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When “Bonds” Aren’t Bonds

Summary:
In finance and economics we tend to use oversimplified terms like “money” and “bonds” when the reality is that it’s important to be more nuanced in understanding these terms. That’s why, for instance, I prefer the term “moneyness” when I refer to a money-like instrument. It conveys the proper degree of flexibility about the item. Sometimes cash has more money-like properties than a bank deposit. Sometimes it doesn’t. We can apply the same type of thinking to the financial markets and in this particular case I will use the bond market. Of course, all bonds are not the same. In fact, many bonds are what I would call “stocks in drag”. Here’s a nice chart from JP Morgan showing the correlation between stocks and certain types of bonds (I added the red commentary): As I described in

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In finance and economics we tend to use oversimplified terms like “money” and “bonds” when the reality is that it’s important to be more nuanced in understanding these terms. That’s why, for instance, I prefer the term “moneyness” when I refer to a money-like instrument. It conveys the proper degree of flexibility about the item. Sometimes cash has more money-like properties than a bank deposit. Sometimes it doesn’t.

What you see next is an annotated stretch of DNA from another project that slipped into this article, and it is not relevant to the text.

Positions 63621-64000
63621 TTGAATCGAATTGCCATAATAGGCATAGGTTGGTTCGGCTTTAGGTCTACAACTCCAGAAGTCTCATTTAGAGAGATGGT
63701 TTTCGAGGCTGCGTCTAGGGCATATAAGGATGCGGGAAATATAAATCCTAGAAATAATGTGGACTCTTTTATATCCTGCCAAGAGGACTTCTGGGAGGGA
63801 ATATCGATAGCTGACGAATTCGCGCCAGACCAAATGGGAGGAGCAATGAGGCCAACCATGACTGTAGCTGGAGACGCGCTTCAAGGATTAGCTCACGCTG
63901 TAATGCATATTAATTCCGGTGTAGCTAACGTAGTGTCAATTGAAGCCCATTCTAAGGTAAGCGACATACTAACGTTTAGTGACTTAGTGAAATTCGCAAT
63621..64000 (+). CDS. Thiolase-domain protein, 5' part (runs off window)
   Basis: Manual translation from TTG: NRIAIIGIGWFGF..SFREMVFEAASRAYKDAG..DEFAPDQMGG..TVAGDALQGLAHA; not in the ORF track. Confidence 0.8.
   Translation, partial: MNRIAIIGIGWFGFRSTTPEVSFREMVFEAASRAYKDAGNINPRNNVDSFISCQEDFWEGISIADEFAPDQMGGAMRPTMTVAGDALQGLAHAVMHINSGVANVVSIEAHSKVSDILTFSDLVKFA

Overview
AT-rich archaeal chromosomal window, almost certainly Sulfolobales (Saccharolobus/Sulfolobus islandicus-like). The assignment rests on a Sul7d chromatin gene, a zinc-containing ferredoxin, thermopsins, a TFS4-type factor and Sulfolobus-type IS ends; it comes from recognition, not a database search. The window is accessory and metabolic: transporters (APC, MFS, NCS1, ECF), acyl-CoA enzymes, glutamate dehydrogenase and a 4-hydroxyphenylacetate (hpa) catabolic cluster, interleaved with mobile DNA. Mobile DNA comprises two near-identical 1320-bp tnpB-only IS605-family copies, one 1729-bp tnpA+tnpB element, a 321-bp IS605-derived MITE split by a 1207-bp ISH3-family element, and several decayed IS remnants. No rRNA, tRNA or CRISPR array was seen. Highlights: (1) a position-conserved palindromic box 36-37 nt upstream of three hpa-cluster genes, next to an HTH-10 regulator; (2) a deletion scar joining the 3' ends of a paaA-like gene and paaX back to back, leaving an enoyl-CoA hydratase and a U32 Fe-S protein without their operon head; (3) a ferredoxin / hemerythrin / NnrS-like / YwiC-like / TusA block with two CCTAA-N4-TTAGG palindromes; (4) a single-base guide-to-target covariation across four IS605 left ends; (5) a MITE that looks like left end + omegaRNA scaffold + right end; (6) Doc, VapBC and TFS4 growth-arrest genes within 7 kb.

We can apply the same type of thinking to the financial markets and in this particular case I will use the bond market. Of course, all bonds are not the same. In fact, many bonds are what I would call “stocks in drag”. Here’s a nice chart from JP Morgan showing the correlation between stocks and certain types of bonds (I added the red commentary):

When “Bonds” Aren’t Bonds

As I described in “Understanding Modern Portfolio Construction”, bonds play a very specific role in a portfolio – they earn a better real return than cash, but they should provide permanent loss protection when you need it most, ie, when the stock market is falling. So a well hedged portfolio should not just contain bonds, but very specific types of bonds. And this is where it’s important to acknowledge the potential weaknesses in some “passive” indexing strategies. A passive index can blindly hold the entire market portfolio where a part of that “market” is allocated in instruments that don’t actually reflect the allocation you believe you hold. In other words, you might hold more stock-like instruments than you should thereby creating behavioral risks where they can easily be mitigated.

Specifically, as you can see from the chart above, many foreign bonds and junk bonds will actually add to permanent loss risk in a portfolio relative to other fixed income options like T-bonds. And this is why it’s useful and intelligent to acknowledge the reality that we are all active investors. In other words, it’s actually smart to deviate from the global financial asset portfolio (the only true “market” portfolio) because knowing this helps you better build a portfolio that reflects your actual risk profile. And that’s half the battle.¹

¹ – SourceWhen “Bonds” Aren’t Bonds

Cullen Roche
Former mail delivery boy turned multi-asset investment manager, author, Ironman & chicken farmer. Probably should have stayed with mail delivery....

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